Approximate joins

from the Artful Common Queries page


There are two main ways to reconcile payments against charges:
  • Open Item: match payments against individual charges, typically by carrying the charge number in the payments table
  • Statement: list and sum all charges and all payments, and show the difference as the outstanding balance.
The Open Item method needs a foolproof way to match payments to charges, but what if the customer neglected to return a copy of the invoice, or to write the invoice number on the cheque? Reconciliation staff spend much of their time resolving such problems.

Can we help? Yes! It won't be entirely foolproof, but it will drastically cut down the onerous work of reconciliation.

Here is DDL for a test case:

CREATE SCHEMA approx;
USE approx;
CREATE TABLE charges (
  ID INT UNSIGNED PRIMARY KEY AUTO_INCREMENT,
  custID INT UNSIGNED,
  amount DECIMAL(10,2) NOT NULL
);
CREATE TABLE payments (
  ID INT UNSIGNED PRIMARY KEY AUTO_INCREMENT,
  custID INT UNSIGNED,
  amount DECIMAL( 10,2) NOT NULL
);

Both tables carry a custID column to identify whose charge or payment it is, but there is no foreign key linking payments to specific charges--that is the link we are going to approximate.

Now populate the tables with a few rows of sample charges and payments for customer #1, ensuring that you have a variety of payments – some that match the charge exactly, some that are close but not enough, and some that are slight overpayments.

INSERT INTO approx.charges VALUES 
(NULL,1,100),(NULL,1,12),(NULL,1,56),(NULL,1,43),(NULL,1,59),(NULL,1,998);
INSERT INTO approx.payments VALUES 
(NULL,1,99),(NULL,1,62),(NULL,1,40),(NULL,1,50),(NULL,1,12),(NULL,1,1000);

SELECT * FROM charges;
+----+--------+--------+
| ID | custID | amount |
+----+--------+--------+
|  1 |      1 | 100.00 |
|  2 |      1 |  12.00 |
|  3 |      1 |  56.00 |
|  4 |      1 |  43.00 |
|  5 |      1 |  59.00 |
|  6 |      1 | 998.00 |
+----+--------+--------+
SELECT * FROM payments;
+----+--------+---------+
| ID | custID | amount  |
+----+--------+---------+
|  1 |      1 |   99.00 |
|  2 |      1 |   62.00 |
|  3 |      1 |   40.00 |
|  4 |      1 |   50.00 |
|  5 |      1 |   12.00 |
|  6 |      1 | 1000.00 |
+----+--------+---------+

The first thing to do is define an approximation threshold: how close must the amount paid be to the amount charged before we conclude that the amounts are related? For this example we define the proximity threshold as 2. In a real-world example, it might be 10, or 50, or perhaps percentage of the charge. It all depends on the nature of the organisation and the typical total purchase. A house builder may make frequent purchases valued at $1000 and more. You scale the threshold to the typical situation.

Since the amount paid might be more or less or even equal to the amount charged, to link a payment to a charge we need not an equi-join but a theta-join that tests a range both below and above the charge amount. That might suggest a BETWEEN clause. Here is a better idea: use the ABS() function:

SET  @proximity = 2;   -- change this value to suit your situation
SELECT
  c.ID AS ChargeNo,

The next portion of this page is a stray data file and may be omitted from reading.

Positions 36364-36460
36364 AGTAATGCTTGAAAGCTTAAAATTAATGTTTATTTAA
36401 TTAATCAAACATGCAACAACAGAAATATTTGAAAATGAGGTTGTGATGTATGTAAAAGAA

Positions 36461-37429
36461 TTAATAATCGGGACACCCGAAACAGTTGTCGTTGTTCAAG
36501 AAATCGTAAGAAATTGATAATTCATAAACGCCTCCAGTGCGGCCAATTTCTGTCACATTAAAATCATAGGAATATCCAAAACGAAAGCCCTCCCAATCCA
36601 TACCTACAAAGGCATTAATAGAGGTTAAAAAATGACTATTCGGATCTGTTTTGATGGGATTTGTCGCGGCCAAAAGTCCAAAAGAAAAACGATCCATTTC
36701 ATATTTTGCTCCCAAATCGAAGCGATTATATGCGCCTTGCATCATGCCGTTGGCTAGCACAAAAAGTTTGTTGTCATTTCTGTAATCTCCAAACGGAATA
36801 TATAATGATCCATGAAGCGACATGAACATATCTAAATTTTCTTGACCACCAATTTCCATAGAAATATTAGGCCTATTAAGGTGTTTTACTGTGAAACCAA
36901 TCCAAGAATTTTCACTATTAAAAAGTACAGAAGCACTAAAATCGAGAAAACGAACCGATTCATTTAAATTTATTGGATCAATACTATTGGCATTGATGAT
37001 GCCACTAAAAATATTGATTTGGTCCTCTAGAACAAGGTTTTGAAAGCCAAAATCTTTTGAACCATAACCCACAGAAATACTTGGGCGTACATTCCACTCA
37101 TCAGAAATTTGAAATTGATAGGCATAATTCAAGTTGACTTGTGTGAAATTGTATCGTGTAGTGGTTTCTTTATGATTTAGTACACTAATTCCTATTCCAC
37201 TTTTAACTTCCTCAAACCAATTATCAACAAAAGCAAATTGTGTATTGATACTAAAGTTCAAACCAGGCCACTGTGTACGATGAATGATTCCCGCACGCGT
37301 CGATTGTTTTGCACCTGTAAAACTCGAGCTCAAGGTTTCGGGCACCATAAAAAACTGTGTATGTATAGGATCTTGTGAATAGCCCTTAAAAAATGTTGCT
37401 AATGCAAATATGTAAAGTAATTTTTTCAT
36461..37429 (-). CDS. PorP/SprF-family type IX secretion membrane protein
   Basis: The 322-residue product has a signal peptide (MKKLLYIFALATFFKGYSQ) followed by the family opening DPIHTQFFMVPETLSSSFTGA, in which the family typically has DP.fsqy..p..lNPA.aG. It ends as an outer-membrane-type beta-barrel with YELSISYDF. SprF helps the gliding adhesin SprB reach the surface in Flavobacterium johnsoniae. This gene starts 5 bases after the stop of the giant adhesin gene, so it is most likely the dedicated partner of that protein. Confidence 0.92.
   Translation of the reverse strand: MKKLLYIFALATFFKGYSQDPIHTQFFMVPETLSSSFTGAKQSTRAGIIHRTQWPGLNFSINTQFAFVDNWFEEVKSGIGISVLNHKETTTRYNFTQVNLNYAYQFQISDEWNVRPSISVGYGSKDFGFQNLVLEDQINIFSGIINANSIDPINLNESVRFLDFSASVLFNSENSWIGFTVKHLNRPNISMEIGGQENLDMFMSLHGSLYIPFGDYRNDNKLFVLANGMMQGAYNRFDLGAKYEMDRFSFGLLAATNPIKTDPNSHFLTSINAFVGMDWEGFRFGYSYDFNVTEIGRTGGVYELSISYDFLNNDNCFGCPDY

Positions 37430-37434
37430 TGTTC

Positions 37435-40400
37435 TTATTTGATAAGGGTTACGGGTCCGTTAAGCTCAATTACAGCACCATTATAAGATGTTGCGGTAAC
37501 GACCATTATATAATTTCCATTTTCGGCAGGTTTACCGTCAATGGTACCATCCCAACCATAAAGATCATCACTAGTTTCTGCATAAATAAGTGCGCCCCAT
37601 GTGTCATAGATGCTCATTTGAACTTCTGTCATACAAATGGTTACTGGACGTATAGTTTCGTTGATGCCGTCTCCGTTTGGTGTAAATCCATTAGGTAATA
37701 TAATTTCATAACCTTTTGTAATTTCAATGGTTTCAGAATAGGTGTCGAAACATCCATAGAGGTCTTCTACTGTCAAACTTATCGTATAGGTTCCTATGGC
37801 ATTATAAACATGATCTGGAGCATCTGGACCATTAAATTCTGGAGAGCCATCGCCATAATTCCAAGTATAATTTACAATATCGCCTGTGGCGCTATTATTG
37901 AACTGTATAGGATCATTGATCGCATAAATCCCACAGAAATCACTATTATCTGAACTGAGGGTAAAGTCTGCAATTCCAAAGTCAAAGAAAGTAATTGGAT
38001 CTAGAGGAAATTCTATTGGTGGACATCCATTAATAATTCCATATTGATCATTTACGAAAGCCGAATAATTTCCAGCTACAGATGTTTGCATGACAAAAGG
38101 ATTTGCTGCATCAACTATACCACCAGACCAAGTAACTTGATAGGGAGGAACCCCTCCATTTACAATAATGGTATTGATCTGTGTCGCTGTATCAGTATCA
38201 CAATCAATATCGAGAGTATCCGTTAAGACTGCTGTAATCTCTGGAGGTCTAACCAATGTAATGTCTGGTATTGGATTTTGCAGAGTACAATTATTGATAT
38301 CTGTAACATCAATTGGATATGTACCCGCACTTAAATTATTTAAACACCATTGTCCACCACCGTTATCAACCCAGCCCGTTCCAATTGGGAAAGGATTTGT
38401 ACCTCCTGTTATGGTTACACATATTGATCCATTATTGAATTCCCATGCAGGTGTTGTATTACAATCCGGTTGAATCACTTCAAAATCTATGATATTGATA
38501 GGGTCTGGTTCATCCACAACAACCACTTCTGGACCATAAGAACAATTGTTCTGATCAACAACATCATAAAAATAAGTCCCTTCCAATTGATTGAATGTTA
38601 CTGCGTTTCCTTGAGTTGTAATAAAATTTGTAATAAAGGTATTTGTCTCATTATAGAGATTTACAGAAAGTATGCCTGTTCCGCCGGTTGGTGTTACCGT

c.Amount AS Charge,
  p.ID AS PaymentNo,
  p.Amount AS Payment
FROM charges c
JOIN payments p
  ON c.custID = p.custID 
  AND ABS(c.amount - p.amount) <= @proximity
WHERE c.custID = 1;

Before you run this query, look at the data to anticipate the result.

Here it is:

+----------+--------+-----------+---------+
| ChargeNo | Charge | PaymentNo | Payment |
+----------+--------+-----------+---------+
|        1 | 100.00 |         1 |   99.00 |
|        2 |  12.00 |         5 |   12.00 |
|        6 | 998.00 |         6 | 1000.00 |
+----------+--------+-----------+---------+

The solution is correct, as far as it goes, but it doesn’t go far enough. We correctly identified the three situations: underpayment, exact payment and overpayment, but we suppressed all charges that don’t have a matching payment. Reconciliation staff are probably interested in a bigger picture of the situation. Fix this by changing the INNER JOIN to a LEFT JOIN:

SET @proximity = 2;
SELECT 
  c.ID AS ChargeNo, 
  c.amount AS Charge, 
  p.ID AS PaymentNo, 
  p.amount AS Payment
FROM
  charges c
LEFT JOIN payments p
  ON c.custID = p.custID 
  AND ABS(c.amount - p.amount) <= @proximity
WHERE c.custID = 1;
+----------+--------+-----------+---------+
| ChargeNo | Charge | PaymentNo | Payment |
+----------+--------+-----------+---------+
|        1 | 100.00 |         1 |   99.00 |
|        2 |  12.00 |         5 |   12.00 |
|        3 |  56.00 |      NULL |    NULL |
|        4 |  43.00 |      NULL |    NULL |
|        5 |  59.00 |      NULL |    NULL |
|        6 | 998.00 |         6 | 1000.00 |
+----------+--------+-----------+---------+

Much better! The reconciliation people now know that three charges have no matching payment.

What if the customer mistakenly pays for something twice? Add a row to the Payments table with an amount of $1000, then re-run the last query:

+----------+--------+-----------+---------+
| ChargeNo | Charge | PaymentNo | Payment |
+----------+--------+-----------+---------+
|        1 | 100.00 |         1 |   99.00 |
|        2 |  12.00 |         5 |   12.00 |
|        3 |  56.00 |      NULL |    NULL |
|        4 |  43.00 |      NULL |    NULL |
|        5 |  59.00 |      NULL |    NULL |
|        6 | 998.00 |         6 | 1000.00 |
|        6 | 998.00 |         7 | 1000.00 |
+----------+--------+-----------+---------+

How convenient! We can see at once that charge number 6 was paid for twice.

Somebody in the reconciliation department owes you lunch.

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